Complex, cumbersome & bureaucratic
Yesterday (8 March 2022) Clinks published a new report tracking the voluntary sector’s experience of the probation reform programme which finds that the Ministry of Justice has made limited progress in facilitating partnerships with the criminal justice voluntary sector. The report is based on a survey of 241 voluntary organisations and 8 interviews in May-June 2021. It finds that despite an expressed intention from the MoJ for the probation commissioning process to be open to all voluntary organisations – the commissioning of “day one” services favoured larger, well-resourced organisations and disadvantaged smaller, local and specialist ones.
The report says that the commissioning process was complex, cumbersome and bureaucratic and the financial costs of working to be involved were significant. Organisations also found it challenging to receive support from HM Prison and Probation Service when they had difficulties.
Many small, specialist organisations were unable to engage with the commissioning process due factors including that the financial thresholds that needed to be reached were too high, the geographical footprint of contracts was too large, and the information required during the process was disproportionate.
Clinks recommends that in order to encourage and facilitate the engagement of small, specialist organisations in commissioning processes to ensure true diversity of providers, grants should be the default funding option for voluntary sector organisations.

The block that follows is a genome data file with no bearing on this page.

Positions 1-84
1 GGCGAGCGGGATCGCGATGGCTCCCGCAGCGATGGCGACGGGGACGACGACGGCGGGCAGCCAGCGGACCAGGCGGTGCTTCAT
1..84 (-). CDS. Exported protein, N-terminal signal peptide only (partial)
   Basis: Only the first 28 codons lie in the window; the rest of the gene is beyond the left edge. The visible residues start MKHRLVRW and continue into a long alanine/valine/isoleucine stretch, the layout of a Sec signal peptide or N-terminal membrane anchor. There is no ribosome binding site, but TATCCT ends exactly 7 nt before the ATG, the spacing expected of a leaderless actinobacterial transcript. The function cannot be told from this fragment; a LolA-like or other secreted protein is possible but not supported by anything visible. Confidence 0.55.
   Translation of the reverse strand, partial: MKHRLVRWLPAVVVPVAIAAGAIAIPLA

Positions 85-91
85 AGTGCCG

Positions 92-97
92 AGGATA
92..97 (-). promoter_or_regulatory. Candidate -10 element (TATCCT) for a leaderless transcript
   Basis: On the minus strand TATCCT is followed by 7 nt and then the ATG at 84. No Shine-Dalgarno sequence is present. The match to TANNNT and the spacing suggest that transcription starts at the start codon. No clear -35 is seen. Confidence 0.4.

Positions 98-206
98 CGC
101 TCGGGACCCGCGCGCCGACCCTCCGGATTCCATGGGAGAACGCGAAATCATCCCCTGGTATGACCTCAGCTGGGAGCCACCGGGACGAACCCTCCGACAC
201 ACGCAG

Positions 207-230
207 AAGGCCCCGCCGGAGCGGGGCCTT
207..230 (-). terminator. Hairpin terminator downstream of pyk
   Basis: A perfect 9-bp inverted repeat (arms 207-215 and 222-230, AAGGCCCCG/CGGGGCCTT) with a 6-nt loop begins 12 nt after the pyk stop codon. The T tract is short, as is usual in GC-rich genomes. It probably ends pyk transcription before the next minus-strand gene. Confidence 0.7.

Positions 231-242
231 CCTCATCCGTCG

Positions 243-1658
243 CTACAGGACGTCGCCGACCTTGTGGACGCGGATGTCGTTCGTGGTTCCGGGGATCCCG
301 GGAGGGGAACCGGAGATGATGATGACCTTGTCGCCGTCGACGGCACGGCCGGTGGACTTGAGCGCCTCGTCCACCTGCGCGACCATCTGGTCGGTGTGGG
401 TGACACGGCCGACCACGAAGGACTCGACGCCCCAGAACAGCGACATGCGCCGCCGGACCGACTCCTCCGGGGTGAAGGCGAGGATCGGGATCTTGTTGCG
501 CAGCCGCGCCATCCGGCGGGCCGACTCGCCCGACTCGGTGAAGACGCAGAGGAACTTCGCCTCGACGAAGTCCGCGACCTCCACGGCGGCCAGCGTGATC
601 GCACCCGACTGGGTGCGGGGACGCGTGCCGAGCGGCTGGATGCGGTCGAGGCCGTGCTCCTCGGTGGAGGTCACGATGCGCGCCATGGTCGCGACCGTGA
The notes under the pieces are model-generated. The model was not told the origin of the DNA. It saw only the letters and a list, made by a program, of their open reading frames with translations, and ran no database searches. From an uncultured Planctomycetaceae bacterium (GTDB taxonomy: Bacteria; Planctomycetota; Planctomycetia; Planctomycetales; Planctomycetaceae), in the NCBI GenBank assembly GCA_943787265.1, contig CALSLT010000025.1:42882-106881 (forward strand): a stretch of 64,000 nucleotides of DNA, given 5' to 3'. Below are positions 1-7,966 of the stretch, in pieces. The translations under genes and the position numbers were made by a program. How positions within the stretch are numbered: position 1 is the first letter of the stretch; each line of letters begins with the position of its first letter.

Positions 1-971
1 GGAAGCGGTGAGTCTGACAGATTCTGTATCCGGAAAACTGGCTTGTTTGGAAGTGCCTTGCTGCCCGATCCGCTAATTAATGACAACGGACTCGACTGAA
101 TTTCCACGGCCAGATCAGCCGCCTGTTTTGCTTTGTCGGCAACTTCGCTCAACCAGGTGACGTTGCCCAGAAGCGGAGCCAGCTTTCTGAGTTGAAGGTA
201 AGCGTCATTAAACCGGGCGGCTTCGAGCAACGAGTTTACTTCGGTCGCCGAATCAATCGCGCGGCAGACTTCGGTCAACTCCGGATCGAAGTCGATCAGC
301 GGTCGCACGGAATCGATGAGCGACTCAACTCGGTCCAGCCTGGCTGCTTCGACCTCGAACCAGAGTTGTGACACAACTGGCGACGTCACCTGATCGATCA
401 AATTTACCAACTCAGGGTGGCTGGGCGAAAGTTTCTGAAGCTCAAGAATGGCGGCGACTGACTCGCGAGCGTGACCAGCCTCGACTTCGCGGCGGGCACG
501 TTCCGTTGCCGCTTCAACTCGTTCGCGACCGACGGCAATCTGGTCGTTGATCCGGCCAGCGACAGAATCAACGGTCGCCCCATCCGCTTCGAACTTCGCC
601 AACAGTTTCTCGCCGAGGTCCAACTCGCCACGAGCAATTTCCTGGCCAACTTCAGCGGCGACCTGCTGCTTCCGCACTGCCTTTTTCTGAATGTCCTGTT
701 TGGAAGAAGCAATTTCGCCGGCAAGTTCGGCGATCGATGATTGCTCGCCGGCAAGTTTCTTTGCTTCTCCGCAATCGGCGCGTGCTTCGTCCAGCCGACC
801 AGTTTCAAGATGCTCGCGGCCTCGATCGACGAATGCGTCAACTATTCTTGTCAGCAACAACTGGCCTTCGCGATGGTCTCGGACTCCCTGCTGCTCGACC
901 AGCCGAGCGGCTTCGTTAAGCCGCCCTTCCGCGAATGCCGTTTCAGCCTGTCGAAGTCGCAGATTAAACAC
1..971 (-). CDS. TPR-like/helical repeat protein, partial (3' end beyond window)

Voluntary sector organisations found the commissioning process unfriendly and demanding at every stage of the process:
- Almost half (47%) organisations found that the information provided to them at the market warming stage was not clear or accessible.
- One third of organisations who were interested in providing services to people on probation decided not to apply to register on the Dynamic Framework, mainly because it was too complex and time-consuming to do so.
- The decision to let some contracts at a regional level presented challenges to ensuring that small, local and specialist organisations were appropriately involved, and the report found that the larger geographical scale had further entrenched some of the competitive advantages enjoyed by large private organisations.
- Overall one organisation in eleven who expressed an interest in providing services to people on probation was successful.
Overall Clinks concluded that there have been some lessons learnt from the Transforming Rehabilitation programme with organisations welcoming the reunification of the probation service. There is more evidence of partnership working and on the whole, sub-contracted organisations were far more positive of their relationship with lead providers.
However, the processes were found to be complex, cumbersome and bureaucratic and resulted in a very high drop-out rate amongst interested providers.
Clinks makes a number of recommendations including:
- A less complex and onerous process to facilitate the involvement of more smaller organisations.
- Capacity building support available for these organisations.
- More support from procurement teams throughout he process.
- Smaller contract sizes.
- Better relationships with Regional Probation Directors.
However, the headline recommendation is to move to a grant-based approach for smaller providers:
“To encourage and facilitate the engagement of small, specialist organisations in commissioning processes to ensure true diversity of providers, grants should be the default funding option for voluntary sector organisations. Grants should be provided for three years.”